Monday, June 18, 2012

Map of the state of Bahia, Brazil

Well, Here we are.

The first week in the ol' Jequié branch. I think when I heard branch, I was thinking there would be like 15 people . . . not really. The Jequié branch actually used to be a district. It was two branches, but because of lack of growth, it was combined. There are about 100 people that go every Sunday, and they are really great people. It's always so interesting to work in an area for almost a week, hear so much about the area, and THEN go to church on Sunday already having formed a few ideas, heard a few names, and then you have to go and piece everything together. It can be kinda fun.

One of the things that I had already perceived that was pretty much confirmed on Sunday was that despite the fact that some of these people have been members for a very long time . . .they don't really get it. That's actually true in most of the wards, but Jequié is so cut off, that it's a little more so. It's actually a really cool city - and reminds me so much of Monrovia; it's in a valley and it has mountains! I haven't seen mountains for so long. We have a nice house that is on the 4th floor with lots of huge windows. I love windows. And we can see the mountains. In the morning it's actually a little cold and in the afternoon - it's pretty hot. And dry. But I've already been through that.

Also, I have . . . Sister Lima. Goodness gracious. It is a blessing from God that we are companions. I think I mentioned that she is only serving short term. She served eight years ago in São Paulo and she is . . . incredible. She moved to Salvador three years ago, and within a month she was called as Relief Society President. She's single obviously, but she serves so well. She also was not released from her present calling (stake primary president) and she has decided to stick around for one more transfer. To describe her, she's like a tiny 36 year old Brazilian Bonnie Young (Bonnie, did you come home from your mission yet? - if so, write me darling.) Also, for those of you that know her, she has a few facial features that for some odd reason remind me of Jodi Bell. She is incredible. She has this burning testimony, she's a member 17 years and lost her mom 3 years ago. She is solid and fun and hilarious. We are both feeling grateful to be together.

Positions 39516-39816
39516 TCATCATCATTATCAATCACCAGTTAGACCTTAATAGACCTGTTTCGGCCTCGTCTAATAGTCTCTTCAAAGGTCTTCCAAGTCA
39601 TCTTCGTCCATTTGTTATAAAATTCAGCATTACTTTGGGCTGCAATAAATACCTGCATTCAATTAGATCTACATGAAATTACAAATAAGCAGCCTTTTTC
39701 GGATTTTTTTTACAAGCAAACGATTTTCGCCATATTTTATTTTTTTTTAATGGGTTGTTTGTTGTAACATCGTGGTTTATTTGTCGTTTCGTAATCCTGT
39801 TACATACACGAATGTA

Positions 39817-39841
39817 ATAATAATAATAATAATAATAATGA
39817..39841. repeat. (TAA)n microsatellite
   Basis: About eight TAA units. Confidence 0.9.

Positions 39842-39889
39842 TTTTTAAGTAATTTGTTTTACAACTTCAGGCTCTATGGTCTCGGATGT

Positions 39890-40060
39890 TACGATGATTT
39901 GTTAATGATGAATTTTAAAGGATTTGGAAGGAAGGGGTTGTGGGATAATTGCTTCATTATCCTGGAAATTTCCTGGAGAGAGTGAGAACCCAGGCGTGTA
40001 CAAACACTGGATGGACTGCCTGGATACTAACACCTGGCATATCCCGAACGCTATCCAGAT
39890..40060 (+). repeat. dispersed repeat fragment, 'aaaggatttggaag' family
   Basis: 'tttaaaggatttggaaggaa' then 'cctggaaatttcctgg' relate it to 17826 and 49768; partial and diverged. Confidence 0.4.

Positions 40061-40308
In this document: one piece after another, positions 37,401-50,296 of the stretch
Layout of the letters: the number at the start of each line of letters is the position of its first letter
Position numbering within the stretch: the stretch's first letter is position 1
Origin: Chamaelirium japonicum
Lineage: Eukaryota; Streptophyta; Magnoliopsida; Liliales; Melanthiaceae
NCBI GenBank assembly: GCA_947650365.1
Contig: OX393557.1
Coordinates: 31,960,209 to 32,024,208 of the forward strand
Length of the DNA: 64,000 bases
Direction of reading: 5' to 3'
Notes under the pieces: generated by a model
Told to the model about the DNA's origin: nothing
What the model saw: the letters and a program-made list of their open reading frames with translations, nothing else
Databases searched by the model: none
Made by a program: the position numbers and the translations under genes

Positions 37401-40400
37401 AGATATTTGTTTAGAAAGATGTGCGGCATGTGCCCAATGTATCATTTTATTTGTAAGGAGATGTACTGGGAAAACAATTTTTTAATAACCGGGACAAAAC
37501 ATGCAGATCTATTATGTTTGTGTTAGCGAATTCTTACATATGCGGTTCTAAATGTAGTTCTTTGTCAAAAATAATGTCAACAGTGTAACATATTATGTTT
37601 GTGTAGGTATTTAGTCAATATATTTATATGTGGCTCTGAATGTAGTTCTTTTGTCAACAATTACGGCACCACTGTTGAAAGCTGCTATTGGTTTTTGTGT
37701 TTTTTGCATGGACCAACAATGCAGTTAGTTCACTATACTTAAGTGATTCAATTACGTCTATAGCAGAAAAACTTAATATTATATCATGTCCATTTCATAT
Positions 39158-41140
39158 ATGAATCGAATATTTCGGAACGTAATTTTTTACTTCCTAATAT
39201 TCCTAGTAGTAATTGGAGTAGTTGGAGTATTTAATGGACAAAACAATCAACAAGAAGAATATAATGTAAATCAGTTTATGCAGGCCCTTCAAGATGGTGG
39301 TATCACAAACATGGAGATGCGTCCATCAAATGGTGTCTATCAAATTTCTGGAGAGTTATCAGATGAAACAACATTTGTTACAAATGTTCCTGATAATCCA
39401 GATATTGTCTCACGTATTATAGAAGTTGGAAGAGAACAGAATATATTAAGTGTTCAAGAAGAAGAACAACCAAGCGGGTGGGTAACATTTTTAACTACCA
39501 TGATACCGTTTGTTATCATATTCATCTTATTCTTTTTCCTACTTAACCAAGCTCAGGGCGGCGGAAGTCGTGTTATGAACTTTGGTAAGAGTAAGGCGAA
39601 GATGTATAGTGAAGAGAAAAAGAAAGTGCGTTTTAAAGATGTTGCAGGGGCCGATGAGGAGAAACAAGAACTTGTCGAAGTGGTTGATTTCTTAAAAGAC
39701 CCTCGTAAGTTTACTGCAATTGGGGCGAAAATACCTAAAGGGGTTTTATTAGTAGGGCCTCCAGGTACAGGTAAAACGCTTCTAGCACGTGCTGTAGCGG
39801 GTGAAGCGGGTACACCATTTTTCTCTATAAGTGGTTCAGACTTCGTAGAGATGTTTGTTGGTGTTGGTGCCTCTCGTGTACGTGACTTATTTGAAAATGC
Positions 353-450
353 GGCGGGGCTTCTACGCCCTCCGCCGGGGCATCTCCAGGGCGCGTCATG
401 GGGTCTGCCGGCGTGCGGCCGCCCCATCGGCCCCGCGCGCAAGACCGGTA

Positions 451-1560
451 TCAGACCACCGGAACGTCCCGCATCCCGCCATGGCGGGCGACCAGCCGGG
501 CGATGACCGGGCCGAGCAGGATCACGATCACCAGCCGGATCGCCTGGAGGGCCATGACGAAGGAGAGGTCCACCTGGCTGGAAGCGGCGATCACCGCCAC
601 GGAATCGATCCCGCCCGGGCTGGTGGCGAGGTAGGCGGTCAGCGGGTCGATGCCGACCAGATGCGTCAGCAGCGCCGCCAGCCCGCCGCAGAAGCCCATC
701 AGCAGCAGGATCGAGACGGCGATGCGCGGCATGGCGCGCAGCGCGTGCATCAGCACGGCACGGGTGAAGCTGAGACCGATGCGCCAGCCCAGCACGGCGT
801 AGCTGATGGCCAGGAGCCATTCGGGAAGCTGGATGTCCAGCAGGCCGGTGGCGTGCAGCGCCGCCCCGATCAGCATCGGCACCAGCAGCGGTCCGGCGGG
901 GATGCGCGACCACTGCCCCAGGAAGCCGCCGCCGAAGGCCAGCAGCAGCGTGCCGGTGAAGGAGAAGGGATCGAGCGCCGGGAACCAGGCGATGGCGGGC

Sister Lima & Sister Morgan

There is also something else very special here in Jequié: the Morgans. They are senior couple that is serving here. They are incredible (mom, they also have a blog: they've been here for four months I think, and are from Arizona. This morning (when we all played soccer together with the two other pairs of Elders) Sister Morgan and I were talking about how different things are here. They are an incredible resource. We talked to the Branch President (in a miraculous meeting - everyone has been trying, trying trying to arrange a meeting with him, and haven't been able to. but Thursday night I felt like we should visit seminary; there wasn't seminary but Presidente José Hélio was there,) and we talked about the programs 15 famílias/unidos em propósito [united in purpose] and the sanctification of the branch and its leaders. We are all recognizing that this is the key moment for this branch. I feel so blessed to be able to be here. This past week has been a LOT of really pushing my enthusiasm for all the Jequieences so that they feel that it can happen. LOTS of positive thinking. But honestly, there is so much potential. It's gonna happen. We don't know what's going to happen at the end of the transfer next Monday, but it doesn't really matter.

This letter contained significantly more information than inspiration, but I studied a lot about submission this week. When we submit ourselves to our God, and commit ourselves to do His will - hey, He'll give us a power to help enable us to get through. I needed to learn about that this week.

love love love,
Sister Cornwall

File photo of Jequie from the internet

Photo from the Morgan's blog

Photo from the Morgan's blog

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